More than 10,000 low-level marijuana convictions to be vacated in Denver, mayor says

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DENVER — Denver Mayor Michael Hancock announced Tuesday a citywide effort to vacate low-level marijuana convictions that occurred before marijuana legalization in Colorado.

More than 10,000 people were convicted of low-level  marijuana crimes in Denver between 2001 and 2013,  according to a statement from the mayor’s office.

“For too long, the lives of low-income residents and those living in our communities of color have been negatively affected by low-level marijuana convictions,” Hancock said in a statement. “This is an injustice that needs to be corrected, and we are going to provide a pathway to move on from an era of marijuana prohibition that has impacted the lives of thousands of people.”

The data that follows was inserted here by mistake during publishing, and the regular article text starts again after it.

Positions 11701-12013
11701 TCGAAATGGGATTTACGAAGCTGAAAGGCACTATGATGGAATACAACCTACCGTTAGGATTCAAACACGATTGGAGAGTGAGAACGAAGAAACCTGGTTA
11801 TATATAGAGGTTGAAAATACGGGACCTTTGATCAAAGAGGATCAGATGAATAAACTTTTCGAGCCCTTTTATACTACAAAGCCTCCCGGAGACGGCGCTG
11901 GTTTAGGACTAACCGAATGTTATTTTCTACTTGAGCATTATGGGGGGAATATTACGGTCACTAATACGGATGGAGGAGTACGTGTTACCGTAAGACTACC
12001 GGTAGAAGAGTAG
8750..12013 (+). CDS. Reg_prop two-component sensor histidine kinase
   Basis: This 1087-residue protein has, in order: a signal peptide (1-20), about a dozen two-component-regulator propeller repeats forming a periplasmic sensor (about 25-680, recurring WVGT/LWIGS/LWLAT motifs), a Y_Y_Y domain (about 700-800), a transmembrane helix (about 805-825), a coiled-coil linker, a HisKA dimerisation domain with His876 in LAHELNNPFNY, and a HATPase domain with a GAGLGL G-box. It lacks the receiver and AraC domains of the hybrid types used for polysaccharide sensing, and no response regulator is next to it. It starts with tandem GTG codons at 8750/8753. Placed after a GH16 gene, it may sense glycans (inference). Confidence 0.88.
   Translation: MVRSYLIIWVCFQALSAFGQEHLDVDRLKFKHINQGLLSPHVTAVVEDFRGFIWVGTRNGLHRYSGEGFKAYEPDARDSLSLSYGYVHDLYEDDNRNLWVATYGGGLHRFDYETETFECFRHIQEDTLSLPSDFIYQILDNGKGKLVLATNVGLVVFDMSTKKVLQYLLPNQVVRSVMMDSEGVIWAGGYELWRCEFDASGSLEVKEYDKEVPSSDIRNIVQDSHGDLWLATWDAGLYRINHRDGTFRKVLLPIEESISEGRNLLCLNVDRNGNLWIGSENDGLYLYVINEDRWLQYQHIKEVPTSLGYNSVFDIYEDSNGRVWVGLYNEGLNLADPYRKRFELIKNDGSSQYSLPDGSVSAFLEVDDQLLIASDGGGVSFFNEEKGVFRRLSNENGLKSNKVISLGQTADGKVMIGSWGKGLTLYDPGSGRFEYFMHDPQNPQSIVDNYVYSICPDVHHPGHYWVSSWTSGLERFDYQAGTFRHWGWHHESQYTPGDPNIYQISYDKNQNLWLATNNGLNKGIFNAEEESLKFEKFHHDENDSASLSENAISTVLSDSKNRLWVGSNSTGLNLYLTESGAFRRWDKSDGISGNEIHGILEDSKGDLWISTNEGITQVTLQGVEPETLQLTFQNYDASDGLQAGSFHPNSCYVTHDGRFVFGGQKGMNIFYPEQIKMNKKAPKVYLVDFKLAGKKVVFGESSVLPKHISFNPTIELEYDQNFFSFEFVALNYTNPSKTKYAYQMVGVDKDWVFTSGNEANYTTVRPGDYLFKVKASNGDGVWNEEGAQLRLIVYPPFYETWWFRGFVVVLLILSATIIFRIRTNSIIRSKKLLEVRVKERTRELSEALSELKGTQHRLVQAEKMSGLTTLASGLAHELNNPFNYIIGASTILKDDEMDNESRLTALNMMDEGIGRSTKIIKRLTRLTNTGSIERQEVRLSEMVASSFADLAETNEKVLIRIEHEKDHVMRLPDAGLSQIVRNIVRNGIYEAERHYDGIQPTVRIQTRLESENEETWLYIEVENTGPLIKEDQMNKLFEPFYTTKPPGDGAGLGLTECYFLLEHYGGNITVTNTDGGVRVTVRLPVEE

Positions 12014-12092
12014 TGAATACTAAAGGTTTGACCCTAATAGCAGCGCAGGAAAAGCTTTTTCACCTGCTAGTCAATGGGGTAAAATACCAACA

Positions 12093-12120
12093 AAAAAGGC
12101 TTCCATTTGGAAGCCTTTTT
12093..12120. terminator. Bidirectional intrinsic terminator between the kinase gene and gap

The city says that the marijuana tax revenue in Denver makes up 3.41 percent of the city’s overall revenue in 2017 and they project it will raise to 3.6 percent in 2018.

Last week, prosecutors in Boulder County announced are preparing to dismiss and seal thousands of marijuana possession convictions after state voters legalized the use and sale of the drug six years ago.

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